Swans’ love lives have been revealed to be a lot more complicated than first thought, by a long-term research project at Slimbridge.
In the 50 years that researchers at the Wetland and Wildlife Trust’s headquarters on the banks of the Severn they have been tracking the lives of individual Bewick swans as well and looking at long term trends.
And some intriguing stories have been thrown up - suggesting Swan Lake could work just as well as a soap opera as a ballet.
Although the birds are known to mate for life, Sarindi and Saruni give the lie to that - they split up and now come to Slimbridge every winter with their new partners, seemingly getting along fine.
Others have been very busy like Casino, who lived for 27 years and produced 34 cygnets while Derek, who is named after a volunteer at the centre, didn’t appear for five years before starting to migrate to Gloucestershire again.
The study of the swans which migrate from the Russian Arctic is one of the longest-running in the world. It began in February 1964 when Slimbridge’s founder, Sir Peter Scott was painting the birds and noticed each had a unique bill pattern.
His daughter Dafila (CORR)helped him paint and name them and formalised their study into a scientific project.
She said: “My father would have been very proud to see the scientific research still going strong, 50 years after we first started painting individual swans and giving them names.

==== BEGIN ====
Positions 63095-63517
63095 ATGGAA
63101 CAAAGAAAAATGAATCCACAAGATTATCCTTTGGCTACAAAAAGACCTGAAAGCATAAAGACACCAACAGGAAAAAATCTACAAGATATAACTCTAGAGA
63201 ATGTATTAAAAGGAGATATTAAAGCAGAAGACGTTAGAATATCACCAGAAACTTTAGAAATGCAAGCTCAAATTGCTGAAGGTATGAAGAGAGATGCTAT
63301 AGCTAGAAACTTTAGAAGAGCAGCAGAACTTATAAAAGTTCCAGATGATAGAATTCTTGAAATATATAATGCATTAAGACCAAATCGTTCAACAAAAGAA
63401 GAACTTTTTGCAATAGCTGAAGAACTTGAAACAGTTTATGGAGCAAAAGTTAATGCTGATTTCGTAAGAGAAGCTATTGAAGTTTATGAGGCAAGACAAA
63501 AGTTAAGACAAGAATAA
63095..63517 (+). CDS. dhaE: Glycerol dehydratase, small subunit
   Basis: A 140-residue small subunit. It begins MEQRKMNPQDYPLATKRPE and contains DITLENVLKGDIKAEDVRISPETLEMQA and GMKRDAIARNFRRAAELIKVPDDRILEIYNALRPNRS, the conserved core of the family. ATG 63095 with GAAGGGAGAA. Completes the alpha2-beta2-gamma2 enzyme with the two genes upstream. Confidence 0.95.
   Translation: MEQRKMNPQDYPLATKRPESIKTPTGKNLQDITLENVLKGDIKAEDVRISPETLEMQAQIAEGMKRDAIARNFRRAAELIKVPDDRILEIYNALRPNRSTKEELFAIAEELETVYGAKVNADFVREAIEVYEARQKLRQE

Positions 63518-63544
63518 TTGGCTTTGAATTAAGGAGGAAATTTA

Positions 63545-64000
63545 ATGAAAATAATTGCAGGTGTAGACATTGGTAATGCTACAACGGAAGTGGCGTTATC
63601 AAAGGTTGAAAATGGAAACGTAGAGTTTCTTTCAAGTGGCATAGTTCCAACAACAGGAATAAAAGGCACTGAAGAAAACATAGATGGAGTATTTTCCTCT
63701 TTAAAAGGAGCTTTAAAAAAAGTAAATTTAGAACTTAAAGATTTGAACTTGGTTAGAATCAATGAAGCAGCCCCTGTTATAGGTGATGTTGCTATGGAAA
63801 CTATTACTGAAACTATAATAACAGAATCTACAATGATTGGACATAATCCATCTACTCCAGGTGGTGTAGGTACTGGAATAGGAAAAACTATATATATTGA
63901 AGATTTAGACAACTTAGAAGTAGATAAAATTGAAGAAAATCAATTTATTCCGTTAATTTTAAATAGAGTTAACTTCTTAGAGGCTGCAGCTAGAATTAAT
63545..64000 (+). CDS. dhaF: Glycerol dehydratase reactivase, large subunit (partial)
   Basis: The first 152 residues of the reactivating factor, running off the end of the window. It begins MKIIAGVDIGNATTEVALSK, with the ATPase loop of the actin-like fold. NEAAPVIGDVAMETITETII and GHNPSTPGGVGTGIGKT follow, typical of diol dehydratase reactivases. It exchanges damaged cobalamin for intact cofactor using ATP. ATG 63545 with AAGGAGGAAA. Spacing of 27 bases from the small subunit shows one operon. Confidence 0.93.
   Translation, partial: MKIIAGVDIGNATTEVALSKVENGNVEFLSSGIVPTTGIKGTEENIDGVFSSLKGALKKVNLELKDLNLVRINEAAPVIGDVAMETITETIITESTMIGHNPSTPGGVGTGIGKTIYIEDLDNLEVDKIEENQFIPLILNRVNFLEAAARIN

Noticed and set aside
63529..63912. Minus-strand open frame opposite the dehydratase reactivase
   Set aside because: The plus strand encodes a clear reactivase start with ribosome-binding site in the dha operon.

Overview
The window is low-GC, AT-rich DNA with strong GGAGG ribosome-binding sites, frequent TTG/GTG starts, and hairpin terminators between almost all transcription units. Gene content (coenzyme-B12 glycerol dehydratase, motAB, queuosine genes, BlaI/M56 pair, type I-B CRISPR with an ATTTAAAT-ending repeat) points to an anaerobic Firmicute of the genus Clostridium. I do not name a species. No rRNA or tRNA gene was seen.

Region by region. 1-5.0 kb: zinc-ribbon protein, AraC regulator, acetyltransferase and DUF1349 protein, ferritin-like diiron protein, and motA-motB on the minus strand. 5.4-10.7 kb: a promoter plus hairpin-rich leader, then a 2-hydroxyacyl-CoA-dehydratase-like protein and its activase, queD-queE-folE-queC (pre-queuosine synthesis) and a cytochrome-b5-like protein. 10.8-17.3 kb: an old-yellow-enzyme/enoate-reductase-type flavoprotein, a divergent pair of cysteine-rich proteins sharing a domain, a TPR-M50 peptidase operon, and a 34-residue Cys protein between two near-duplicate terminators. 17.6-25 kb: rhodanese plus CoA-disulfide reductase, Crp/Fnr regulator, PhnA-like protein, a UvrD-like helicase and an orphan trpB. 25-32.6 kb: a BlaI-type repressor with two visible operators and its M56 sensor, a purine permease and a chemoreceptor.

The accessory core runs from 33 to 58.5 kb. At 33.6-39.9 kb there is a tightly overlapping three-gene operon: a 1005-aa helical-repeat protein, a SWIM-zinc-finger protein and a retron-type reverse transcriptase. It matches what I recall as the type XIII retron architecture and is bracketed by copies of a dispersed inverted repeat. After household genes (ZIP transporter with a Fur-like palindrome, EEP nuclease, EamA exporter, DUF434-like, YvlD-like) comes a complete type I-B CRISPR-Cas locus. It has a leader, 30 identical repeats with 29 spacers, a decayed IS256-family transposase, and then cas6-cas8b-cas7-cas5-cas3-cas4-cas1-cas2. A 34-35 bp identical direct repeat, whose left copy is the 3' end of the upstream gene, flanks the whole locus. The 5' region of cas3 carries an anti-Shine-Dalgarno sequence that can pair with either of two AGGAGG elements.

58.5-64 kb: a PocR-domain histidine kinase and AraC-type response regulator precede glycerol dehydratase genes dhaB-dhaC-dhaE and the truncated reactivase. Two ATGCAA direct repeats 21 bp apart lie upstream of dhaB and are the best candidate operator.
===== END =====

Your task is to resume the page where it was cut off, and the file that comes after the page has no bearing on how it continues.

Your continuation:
“The study is everything my father set up WWT to be. Visitors and researchers watch the swans together, experiencing the magic of being close to them and following their loves, power struggles and tragedies from one generation to the next.
“Through this understanding, we've produced decades of high quality research which has led to statutory protections for important wetlands and hope for the species' future.”
To honour the generally monogamous nature of the birds, and the fact that one of their courtship rituals sees them form a heart with their long elegant necks, WWT at Slimbridge are hosting a lovers’ trail for Valentine’s Day.
From Friday to February 22 visitors to the wildlife reserve will be challenged to try identifying individual Bewick swans from their unique bill markings, including a new swan couple Zara and Tindall named after Gloucestershire’s Royal sporting couple Zara Phillips and Mike Tindall.
As well a the identification trail visitors will be able to have a go at making a swan hat.
The trail is included in the normal entry fee for visitors and is free for members.